By Hoang Thu Huyen and My Nguyen, Dezan Shira & Associates
Jan. 31 – One of the great enigma’s concerning managers across Asia today is Vietnam’s trade relationship with China, its massive northern neighbor with which it shares an 840-mile border.
This is a timely question to examine, not least because Vietnam is one of Asia’s “Tiger Economies” and, although it has suffered over the past three years like everyone else in the wake of the Global Financial Crisis, the country has proven remarkably resilient.
The addition of an ASEAN-China free trade agreement in 2015 will likely mean that ASEAN, with Vietnam as a core member, will become China’s largest trade partner that same year, with total trade worth some US$500 billion. To contrast the enormity of this figure, the entire United States sold just one-fifth of that in exports to China in 2011.
Vietnam can easily link with China’s supply chain infrastructure – there are already extensive rail connections between Hanoi, Kunming and Nanning, and the northern Hai Phong Port is undergoing substantial development. Yet Vietnam’s relationship with China is both economic and political, and the manner in which these play out that will provide clues as to the true nature of the stresses and opportunities within the trade gap. Despite both countries being officially communist regimes, Vietnam has offered a cool hand to China, wary of getting too close due to the 1979 war and ongoing territorial disputes still fresh in many people’s minds.
While other Asian nations – including nearby Myanmar and Cambodia – have fully embraced China in the past in terms of economic assistance, Vietnam has remained and continues to remain aloof. That is not to say that bilateral trade between Vietnam and China is not booming, because it is, reaching US$35.7 billion last year.
Yet Vietnam remains politically cautious towards China. Ongoing territorial disputes between the two in the South China Sea certainly are not helping the situation, and Vietnam has recently refused to endorse the new Chinese passports which depict the entirety of the contested territory as Chinese.
This lack of trust over longer-term Chinese intentions has steered Vietnam to look in multiple directions – north and east towards China, but also to the south and west towards Asia. Vietnam’s trade with fellow ASEAN member countries is currently some US$27 billion and, unlike countries such as Cambodia, the country has been active in using ASEAN free trade agreements with other countries such as India, Japan and Australia to widen its economic base and lessen dependence upon trade with China.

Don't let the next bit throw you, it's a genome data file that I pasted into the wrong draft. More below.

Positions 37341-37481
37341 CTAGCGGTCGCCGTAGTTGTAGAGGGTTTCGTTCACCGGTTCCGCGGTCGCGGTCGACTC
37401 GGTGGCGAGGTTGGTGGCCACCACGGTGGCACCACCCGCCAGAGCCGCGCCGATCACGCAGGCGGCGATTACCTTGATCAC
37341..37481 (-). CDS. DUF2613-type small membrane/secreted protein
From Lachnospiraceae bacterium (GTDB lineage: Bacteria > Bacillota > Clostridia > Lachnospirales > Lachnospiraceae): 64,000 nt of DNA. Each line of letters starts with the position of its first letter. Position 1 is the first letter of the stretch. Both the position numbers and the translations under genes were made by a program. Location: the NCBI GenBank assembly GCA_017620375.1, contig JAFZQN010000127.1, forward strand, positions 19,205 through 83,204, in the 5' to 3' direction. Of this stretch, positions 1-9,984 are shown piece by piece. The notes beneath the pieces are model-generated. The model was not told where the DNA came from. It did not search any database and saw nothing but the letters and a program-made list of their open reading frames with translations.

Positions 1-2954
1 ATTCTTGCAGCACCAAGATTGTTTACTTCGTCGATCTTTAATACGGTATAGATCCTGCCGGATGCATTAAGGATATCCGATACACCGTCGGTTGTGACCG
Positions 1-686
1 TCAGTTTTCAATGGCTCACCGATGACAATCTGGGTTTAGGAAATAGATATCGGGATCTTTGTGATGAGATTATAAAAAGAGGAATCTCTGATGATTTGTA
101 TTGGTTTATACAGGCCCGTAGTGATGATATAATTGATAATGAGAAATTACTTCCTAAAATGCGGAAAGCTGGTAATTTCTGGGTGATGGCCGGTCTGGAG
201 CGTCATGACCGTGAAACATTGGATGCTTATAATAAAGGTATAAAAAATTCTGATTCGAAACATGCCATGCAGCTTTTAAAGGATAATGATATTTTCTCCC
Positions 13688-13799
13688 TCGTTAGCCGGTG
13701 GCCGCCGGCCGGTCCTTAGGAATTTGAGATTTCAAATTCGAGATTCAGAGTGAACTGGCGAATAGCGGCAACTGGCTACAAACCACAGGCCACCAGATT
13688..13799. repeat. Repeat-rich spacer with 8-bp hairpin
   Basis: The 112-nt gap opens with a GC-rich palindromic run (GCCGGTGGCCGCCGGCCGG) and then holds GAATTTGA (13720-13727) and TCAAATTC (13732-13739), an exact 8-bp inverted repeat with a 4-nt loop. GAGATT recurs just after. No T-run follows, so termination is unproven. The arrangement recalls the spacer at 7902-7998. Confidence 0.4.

Of the ASEAN members, Singapore, Thailand and Malaysia are Vietnam’s largest partners, while outside of the group trade is also growing significantly with India and Japan. Vietnam is spreading its trade wings further afield at least partly due to its belief that China has not always proven particularly sensitive to other nations within the region. Vietnam has past experience of being treated as a de facto vassal state, and until recently even Myanmar was treated in this manner through China’s support of their military regime for many years. Yet even the hard-line Burmese generals began to feel enough was enough.
Additionally, Vietnam, while communist, is still largely Buddhist in its beliefs, and quietly, the Dalai Lama is a respected figure among many Vietnamese. The typical Chinese rhetoric towards the Buddhist leader makes many Vietnamese uncomfortable. Meanwhile, while Cambodia is still close to China, it too is being wooed by President Obama, who visited shortly after his reelection. Such American moves fit in with Vietnam’s China policy; trade is healthy, but Vietnam remains cautious in terms of the political ramifications of an overreliance on China’s economy – a necessary caution with a powerful neighbor that has been well-observed in Hanoi.